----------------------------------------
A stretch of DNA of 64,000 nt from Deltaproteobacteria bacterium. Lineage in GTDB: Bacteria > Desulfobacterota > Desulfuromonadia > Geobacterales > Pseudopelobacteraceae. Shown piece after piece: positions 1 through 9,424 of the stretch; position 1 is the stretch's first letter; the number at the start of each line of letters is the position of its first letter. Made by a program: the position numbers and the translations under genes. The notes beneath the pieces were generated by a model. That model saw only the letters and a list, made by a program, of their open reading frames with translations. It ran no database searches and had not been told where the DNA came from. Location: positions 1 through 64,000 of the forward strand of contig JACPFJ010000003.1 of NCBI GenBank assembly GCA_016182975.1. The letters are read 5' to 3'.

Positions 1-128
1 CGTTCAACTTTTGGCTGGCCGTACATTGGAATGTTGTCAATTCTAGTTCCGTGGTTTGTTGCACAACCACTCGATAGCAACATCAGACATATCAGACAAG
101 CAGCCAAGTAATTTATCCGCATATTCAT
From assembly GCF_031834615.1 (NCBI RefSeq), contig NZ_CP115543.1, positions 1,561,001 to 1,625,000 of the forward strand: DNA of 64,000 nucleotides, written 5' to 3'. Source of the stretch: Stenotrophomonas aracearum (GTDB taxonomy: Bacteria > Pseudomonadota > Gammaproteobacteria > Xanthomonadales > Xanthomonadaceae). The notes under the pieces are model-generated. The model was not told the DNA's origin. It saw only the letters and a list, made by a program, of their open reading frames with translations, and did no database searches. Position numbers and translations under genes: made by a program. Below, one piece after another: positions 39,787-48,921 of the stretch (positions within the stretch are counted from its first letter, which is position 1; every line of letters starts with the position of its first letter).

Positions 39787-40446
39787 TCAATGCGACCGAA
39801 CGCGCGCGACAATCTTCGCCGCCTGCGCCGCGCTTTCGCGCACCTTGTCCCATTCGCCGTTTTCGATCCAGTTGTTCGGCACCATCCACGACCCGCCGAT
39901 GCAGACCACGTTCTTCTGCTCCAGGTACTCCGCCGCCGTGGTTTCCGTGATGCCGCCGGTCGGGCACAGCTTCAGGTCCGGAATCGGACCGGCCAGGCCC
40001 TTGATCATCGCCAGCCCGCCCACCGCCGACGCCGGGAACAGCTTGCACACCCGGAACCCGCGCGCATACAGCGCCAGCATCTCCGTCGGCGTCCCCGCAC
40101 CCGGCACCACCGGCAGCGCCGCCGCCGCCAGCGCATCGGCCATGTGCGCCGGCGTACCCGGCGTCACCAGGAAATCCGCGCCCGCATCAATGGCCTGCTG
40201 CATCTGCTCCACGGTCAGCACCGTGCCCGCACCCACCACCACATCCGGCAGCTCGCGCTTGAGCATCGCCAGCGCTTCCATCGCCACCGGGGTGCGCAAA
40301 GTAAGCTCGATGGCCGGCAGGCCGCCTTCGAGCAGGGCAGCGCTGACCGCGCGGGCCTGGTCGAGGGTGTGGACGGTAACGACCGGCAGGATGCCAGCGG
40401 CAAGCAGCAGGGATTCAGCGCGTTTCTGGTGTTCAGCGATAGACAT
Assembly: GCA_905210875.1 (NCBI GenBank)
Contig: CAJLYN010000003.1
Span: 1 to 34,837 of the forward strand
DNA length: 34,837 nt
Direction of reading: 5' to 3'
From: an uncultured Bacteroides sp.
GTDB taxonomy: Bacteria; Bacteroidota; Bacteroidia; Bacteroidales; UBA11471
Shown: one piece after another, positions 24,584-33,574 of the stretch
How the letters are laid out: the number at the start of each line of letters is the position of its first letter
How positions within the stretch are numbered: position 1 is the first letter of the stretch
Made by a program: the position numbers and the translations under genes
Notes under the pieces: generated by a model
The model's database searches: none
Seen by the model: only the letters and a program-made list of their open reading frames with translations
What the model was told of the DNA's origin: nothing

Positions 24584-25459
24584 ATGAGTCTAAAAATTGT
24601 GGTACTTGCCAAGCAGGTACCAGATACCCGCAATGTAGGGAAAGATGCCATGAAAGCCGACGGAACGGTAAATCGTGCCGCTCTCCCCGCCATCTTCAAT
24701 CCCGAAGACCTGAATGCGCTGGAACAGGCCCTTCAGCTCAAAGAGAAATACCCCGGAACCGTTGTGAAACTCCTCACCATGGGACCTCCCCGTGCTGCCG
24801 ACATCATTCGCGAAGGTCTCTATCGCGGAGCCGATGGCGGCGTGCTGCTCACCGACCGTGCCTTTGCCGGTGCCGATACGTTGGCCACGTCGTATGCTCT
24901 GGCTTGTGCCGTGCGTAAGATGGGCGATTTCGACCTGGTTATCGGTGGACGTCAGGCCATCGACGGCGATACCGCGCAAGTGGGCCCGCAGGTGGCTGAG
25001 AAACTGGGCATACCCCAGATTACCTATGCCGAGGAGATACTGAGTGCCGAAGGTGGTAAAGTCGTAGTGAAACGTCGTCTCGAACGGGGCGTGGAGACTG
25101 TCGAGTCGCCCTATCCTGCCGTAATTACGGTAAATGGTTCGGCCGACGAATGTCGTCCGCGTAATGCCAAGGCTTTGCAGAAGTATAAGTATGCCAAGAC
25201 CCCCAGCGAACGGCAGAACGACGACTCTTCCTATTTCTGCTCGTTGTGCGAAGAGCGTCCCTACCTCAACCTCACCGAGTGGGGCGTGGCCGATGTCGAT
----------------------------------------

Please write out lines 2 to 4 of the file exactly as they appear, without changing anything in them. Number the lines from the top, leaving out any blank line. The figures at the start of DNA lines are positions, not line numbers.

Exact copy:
Positions 1-128
1 CGTTCAACTTTTGGCTGGCCGTACATTGGAATGTTGTCAATTCTAGTTCCGTGGTTTGTTGCACAACCACTCGATAGCAACATCAGACATATCAGACAAG
101 CAGCCAAGTAATTTATCCGCATATTCAT